Saturday December 09, 2023

Hard times

August 08, 2022

Times are hard for the working class and the poor in Pakistan. The severe economic crisis has resulted in the rise of poverty, inflation and unemployment. Even the middle class is feeling the pain of the ongoing economic crisis.

The soaring prices of petrol, electricity, food and other essentials have outpaced the meagre increase in monthly incomes, which are unable to keep up with the rising inflation.

Finance Minister Miftah Ismail has made it clear that the main focus of the government at the moment is to avoid default and stablize the economy and that the government is not focused on reducing the prices of food, energy and other daily essentials.

The government is feeling good that imports have reduced sharply in July, narrowing the trade gap. The Pakistani rupee is also regaining strength against the US dollar. The prices of oil and other commodities are falling in the international market, and it seems that the IMF tranche is also on its way. Friendly Gulf countries are ready to help Pakistan. This is good news for the crisis-ridden economy. But the economic crisis is not over yet. A lot more needs to be done to overcome this deep economic crisis.

It is really appreciable that the government is focused on the revival of the national economy and on avoiding default. It has successfully halted the free fall of the Pakistani currency.

The people want the government to pay attention to the soaring prices. They also want to feel good about the recent achievements made by the country’s economic team, but their economic and social conditions are not allowing them to do so. Most of them have already fallen below the poverty line, and a few more are on the brink. Life has become unbearable for a majority of people who struggle daily to survive.

Their meagre incomes are not enough to feed their families, educate their children and live the dignified life promised in the constitution. Not only does the ruling class borrow to run the country, but ordinary people also borrow regularly to meet their monthly expenses and to survive. They have already made the hard choices of skipping meals, purchasing medicines and cutting down on other daily life essentials to reduce their expenses. They have hit the bottom.

The government has left the people of Pakistan at the mercy of the ‘free market’. Big market players are taking advantage of the situation and profiting off of ordinary consumers. The problem is that the free market is not as free as many of us believe – or neoliberal pro-market economists and experts want us to believe.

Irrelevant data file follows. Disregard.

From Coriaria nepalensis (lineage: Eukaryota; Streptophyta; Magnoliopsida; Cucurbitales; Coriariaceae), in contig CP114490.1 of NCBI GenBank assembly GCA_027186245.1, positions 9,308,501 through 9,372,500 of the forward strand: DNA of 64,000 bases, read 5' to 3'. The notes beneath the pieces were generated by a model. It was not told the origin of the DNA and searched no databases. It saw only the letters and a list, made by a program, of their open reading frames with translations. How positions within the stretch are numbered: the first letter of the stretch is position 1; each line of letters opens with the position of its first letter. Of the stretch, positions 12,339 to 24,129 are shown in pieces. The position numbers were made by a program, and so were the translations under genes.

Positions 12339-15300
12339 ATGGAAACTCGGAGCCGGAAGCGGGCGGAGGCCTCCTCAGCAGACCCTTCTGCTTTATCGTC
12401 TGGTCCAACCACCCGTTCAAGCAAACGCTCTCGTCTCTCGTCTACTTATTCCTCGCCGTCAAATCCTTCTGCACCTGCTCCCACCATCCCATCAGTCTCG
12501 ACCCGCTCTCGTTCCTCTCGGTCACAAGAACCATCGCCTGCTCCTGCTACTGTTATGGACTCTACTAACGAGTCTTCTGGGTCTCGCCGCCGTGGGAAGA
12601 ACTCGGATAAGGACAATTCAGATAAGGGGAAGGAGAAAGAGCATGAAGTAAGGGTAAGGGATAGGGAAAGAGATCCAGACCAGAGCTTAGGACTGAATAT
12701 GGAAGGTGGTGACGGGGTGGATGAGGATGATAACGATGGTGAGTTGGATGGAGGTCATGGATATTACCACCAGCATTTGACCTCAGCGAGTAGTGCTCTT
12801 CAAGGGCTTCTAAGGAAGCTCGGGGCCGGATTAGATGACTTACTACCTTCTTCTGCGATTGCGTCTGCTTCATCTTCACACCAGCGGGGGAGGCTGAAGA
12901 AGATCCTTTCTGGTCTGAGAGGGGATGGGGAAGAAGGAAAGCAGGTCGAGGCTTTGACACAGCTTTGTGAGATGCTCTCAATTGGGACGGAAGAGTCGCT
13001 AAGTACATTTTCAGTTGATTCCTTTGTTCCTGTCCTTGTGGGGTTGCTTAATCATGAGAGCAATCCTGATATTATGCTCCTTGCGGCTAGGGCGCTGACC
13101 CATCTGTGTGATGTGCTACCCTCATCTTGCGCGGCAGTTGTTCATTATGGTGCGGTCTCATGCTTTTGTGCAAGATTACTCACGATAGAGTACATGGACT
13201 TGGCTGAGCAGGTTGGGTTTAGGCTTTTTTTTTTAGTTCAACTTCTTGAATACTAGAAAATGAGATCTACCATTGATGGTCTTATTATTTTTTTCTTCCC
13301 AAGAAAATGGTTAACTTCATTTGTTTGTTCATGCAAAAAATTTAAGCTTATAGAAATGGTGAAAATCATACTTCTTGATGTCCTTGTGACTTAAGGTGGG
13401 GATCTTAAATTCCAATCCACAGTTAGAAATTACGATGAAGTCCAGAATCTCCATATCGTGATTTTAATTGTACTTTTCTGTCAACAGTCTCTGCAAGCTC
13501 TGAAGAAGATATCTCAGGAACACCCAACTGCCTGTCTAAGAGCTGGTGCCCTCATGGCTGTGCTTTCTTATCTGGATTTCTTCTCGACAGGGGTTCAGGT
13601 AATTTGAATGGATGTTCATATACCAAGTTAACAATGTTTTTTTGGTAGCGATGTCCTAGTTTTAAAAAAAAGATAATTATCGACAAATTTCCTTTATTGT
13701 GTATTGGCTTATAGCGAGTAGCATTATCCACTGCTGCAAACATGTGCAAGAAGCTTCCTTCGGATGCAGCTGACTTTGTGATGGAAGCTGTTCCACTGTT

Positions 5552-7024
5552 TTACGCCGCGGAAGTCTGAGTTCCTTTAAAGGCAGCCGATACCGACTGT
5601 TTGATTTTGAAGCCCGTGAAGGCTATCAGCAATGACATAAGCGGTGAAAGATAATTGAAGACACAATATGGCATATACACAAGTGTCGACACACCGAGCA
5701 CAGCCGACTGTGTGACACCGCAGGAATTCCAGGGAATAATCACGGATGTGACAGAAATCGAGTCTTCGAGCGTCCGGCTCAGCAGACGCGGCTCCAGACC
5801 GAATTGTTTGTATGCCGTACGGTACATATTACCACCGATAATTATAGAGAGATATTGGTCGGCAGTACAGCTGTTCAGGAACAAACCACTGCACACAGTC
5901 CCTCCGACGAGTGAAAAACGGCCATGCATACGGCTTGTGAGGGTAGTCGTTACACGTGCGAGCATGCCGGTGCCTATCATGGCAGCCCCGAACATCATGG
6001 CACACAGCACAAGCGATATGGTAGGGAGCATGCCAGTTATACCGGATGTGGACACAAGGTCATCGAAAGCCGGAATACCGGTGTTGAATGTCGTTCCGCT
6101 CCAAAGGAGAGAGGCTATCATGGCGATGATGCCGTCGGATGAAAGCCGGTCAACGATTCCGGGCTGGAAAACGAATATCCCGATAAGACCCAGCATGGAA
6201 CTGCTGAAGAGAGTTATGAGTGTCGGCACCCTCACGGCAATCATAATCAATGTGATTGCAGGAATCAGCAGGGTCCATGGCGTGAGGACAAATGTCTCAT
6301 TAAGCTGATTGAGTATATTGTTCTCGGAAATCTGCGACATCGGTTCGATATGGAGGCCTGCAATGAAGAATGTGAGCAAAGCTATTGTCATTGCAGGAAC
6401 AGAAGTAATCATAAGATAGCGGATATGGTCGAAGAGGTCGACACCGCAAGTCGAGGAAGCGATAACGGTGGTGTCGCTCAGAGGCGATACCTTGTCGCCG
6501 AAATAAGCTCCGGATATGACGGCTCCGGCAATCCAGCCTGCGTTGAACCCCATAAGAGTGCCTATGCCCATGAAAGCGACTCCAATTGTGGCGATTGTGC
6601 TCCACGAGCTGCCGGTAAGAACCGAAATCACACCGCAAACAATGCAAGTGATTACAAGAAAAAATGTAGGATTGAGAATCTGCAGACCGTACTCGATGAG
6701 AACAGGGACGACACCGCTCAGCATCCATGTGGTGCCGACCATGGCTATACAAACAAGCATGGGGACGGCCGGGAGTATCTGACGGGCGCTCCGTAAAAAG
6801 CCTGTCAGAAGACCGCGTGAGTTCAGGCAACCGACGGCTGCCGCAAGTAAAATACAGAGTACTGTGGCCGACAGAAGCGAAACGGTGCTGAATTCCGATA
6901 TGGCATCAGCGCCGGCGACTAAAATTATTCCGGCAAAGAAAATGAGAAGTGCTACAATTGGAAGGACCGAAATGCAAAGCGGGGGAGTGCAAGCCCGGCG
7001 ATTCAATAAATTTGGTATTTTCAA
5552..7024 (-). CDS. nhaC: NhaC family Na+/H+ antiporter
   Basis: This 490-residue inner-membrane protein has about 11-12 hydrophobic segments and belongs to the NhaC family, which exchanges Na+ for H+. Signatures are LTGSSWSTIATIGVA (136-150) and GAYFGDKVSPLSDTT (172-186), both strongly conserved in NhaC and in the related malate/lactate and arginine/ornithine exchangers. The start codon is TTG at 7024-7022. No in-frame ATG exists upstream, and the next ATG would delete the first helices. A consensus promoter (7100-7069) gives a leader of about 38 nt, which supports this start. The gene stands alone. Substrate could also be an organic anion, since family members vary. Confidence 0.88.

The big players manipulate the market. They create shortages through hoarding supplies and then exploit consumers. They do so to increase prices and earn more profits. The profit-driven market system also contributes towards soaring prices.

Take the example of the shortage of several life-saving drugs in the market. Nearly 60 essential medicines are unavailable because pharmaceutical companies have halted the production of these medicines. The reason is that these medicines are no longer profitable. The companies are forcing the government to increase the prices of these medicines to make them profitable.

Neoliberal experts tell us every day that we should let the private sector flourish to meet the needs of the people and that the state should not be involved in the running of the economy or industries and leave it to privately run monopolies. They also argue that the public sector is evil and needs to be abolished to pave way for the private sector.

Another argument is that the private sector should also provide education, health, employment and services. We are told to let them make profits and turn everything into commodities to trade and are repeatedly reminded that the market decides prices and the state should not try to regulate it – the demand and supply of products will determine their prices.

The point is that people still need the medicines, but private producers are manipulating the market to maintain their profits. They are proving the point that the private sector produces goods and services for profits. The main driving force behind private production is ‘profit’, not people’s needs.

The inflation rate in July was 24.9 per cent – the highest ever since November 2008. Inflation in Pakistan continues to rise amid falling commodity prices in the world market. The rising inflation is badly hurting the poor and the working class.

Electricity bills in July have given huge shocks to people. These bills have almost doubled in the last three months. My bill in May was Rs2, 598 for 211 units. I recently paid a bill of Rs6,040, which included the fuel price adjustment of Rs1,980, for 233 units.

Almost everyone in working-class and lower-middle-class neighbourhoods is complaining about a sharp increase in electricity bills. The expensive electricity is enough to give sleepless nights to people.

We understand that inflation will come down when international commodity prices fall and the rupee regains its lost value. Even though commodity prices are falling across the world, its impact has not passed onto the people so far.

The first thing that the government can do is introduce measures to stop market manipulation and unjustified profiteering. The people are living on the edge and are really angry at the government. They are angry because they feel abandoned in these hard times.

The writer is a freelance journalist.